To what extent did Shopify benefit from brick-and-mortar merchants moving online?
Shopify (NYSE:SHOP) is slated to report its second quarter results before markets open on Wednesday, July 29. The coronavirus pandemic is causing many brick-and-mortar businesses to make dramatic changes if they want to survive. State mandates to close physical stores, along with stay-at-home orders, made it necessary to connect with customers online. Enter Shopify, which helps merchants use the company’s software to run their businesses and mobile storefronts.
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The shift from brick-and-mortar to e-commerce is a long-running trend — the pandemic just accelerated the transition. Given these factors, the overall outlook for Shopify’s earnings release is positive. Here’s what investors should be looking out for when the company reports.
Will Shopify beat the already high expectations?
First and foremost, investors will want to look at revenue growth. In its fiscal first quarter, revenue grew 47% year over year. Moreover, the bulk of that period came before coronavirus containment measures took effect. Needless to say, expectations are high, and it would not be surprising to see revenue growth accelerate from the prior quarter.
It will also be interesting to observe the monthly recurring revenue (MRR) metric. This is the value of monthly subscriptions held by merchants at Shopify. In its most recent quarter, it reported MRR of $55.4 million. Importantly, Shopify is growing MRR at a compounded annual rate of 50% since its first quarter in 2015.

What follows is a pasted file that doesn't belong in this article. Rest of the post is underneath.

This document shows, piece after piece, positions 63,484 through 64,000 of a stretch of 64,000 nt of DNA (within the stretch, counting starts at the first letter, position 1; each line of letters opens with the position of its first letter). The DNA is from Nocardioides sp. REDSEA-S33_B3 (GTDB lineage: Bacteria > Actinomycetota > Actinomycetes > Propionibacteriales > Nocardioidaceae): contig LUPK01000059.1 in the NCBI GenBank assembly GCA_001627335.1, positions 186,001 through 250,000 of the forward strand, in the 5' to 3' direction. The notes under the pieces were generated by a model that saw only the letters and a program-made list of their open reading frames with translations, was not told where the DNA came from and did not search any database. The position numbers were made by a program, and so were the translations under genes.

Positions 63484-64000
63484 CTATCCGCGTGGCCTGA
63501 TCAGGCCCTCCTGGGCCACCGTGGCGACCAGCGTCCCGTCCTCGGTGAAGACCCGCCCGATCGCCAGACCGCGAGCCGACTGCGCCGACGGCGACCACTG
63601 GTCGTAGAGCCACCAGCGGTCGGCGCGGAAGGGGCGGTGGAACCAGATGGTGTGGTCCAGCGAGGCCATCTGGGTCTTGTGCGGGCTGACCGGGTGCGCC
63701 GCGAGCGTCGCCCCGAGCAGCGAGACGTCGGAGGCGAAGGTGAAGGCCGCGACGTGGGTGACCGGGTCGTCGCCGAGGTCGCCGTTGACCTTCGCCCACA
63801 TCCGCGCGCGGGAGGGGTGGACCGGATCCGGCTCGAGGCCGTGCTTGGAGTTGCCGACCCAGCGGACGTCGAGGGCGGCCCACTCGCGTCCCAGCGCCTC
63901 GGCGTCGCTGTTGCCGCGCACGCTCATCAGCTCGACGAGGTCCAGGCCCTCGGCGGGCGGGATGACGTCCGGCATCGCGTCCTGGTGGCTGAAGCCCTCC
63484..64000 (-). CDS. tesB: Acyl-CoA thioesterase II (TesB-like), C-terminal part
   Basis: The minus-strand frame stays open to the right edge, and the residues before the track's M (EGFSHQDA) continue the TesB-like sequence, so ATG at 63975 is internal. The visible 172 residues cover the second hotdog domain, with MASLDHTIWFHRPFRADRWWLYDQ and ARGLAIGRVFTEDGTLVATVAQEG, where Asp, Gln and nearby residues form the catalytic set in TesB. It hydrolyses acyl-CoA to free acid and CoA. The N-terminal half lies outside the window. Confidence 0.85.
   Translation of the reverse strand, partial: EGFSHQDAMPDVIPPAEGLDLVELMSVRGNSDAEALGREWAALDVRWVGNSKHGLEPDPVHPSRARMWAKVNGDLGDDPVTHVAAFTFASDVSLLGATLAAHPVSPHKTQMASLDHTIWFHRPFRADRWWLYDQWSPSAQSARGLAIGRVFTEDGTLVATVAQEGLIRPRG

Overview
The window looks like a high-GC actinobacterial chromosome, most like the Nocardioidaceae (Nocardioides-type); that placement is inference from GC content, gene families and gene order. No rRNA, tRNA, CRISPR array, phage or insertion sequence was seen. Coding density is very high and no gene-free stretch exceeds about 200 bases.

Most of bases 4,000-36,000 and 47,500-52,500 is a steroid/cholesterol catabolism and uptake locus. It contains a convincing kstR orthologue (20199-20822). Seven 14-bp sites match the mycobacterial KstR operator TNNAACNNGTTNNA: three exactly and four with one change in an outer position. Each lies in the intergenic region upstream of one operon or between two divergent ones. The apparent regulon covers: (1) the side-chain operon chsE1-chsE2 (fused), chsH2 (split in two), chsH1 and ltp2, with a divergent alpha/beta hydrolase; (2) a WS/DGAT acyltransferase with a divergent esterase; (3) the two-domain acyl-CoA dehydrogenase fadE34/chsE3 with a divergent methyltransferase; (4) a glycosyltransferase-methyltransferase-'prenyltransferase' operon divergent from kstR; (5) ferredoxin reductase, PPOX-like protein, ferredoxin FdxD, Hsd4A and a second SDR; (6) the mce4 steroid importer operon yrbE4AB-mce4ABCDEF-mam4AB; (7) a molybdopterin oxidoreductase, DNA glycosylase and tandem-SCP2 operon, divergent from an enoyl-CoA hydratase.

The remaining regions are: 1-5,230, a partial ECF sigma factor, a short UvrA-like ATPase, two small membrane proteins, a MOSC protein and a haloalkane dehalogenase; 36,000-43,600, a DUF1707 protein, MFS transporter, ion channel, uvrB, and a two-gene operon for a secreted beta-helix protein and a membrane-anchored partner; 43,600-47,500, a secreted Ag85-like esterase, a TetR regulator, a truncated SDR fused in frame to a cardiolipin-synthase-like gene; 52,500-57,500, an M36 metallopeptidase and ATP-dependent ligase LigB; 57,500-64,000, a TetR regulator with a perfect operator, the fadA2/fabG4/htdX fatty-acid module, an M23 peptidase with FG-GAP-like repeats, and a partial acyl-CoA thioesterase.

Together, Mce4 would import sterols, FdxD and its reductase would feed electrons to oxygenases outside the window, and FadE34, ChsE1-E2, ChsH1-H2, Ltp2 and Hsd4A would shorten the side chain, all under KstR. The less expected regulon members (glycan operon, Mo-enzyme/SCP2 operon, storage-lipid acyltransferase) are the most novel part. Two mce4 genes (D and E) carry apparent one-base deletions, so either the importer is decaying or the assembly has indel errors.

In June 2019, the company announced a five-year $1 billion investment to build and operate the Shopify Fulfillment Network. Given the surge in businesses moving to digital, investors should track if the company speeds up this investment or announces an increase in the capital allocation to it. With investment in this initiative, Shopify has the opportunity to gain market share in U.S. retail e-commerce, where it currently has a 6% share. Leader Amazon (NASDAQ: AMZN) dominates with 37% of the market.
Lastly, sales and marketing expenses rose a whopping 48% in the first quarter. The increase was mostly tied to marketing expenses as the company tried to reach more customers and attain better economies of scale. The shift to digital for businesses is becoming necessary for survival during the pandemic — they likely don’t need much persuasion from Shopify. It’s possible the company was able to increase revenue while slowing the growth of advertising expenses — a one-two punch that’s usually a recipe for increasing investor returns.
What this means for investors
The COVID-19 pandemic is causing havoc around the world. Fortunately for Shopify shareholders, the company is in a position to serve the many businesses that are being forced online in these circumstances. Even better for company investors is that many of the businesses that migrate online are likely to maintain that presence even after the pandemic has run its course.
Still, the challenges are plentiful in these unprecedented times, and shareholders should prepare for higher than usual volatility in the price of Shopify stock following the earnings announcement on Wednesday.
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John Mackey, CEO of Whole Foods Market, an Amazon subsidiary, is a member of The Motley Fool’s board of directors. Parkev Tatevosian has no position in any of the stocks mentioned. The Motley Fool owns shares of and recommends Amazon and Shopify and recommends the following options: short January 2022 $1940 calls on Amazon and long January 2022 $1920 calls on Amazon. The Motley Fool has a disclosure policy.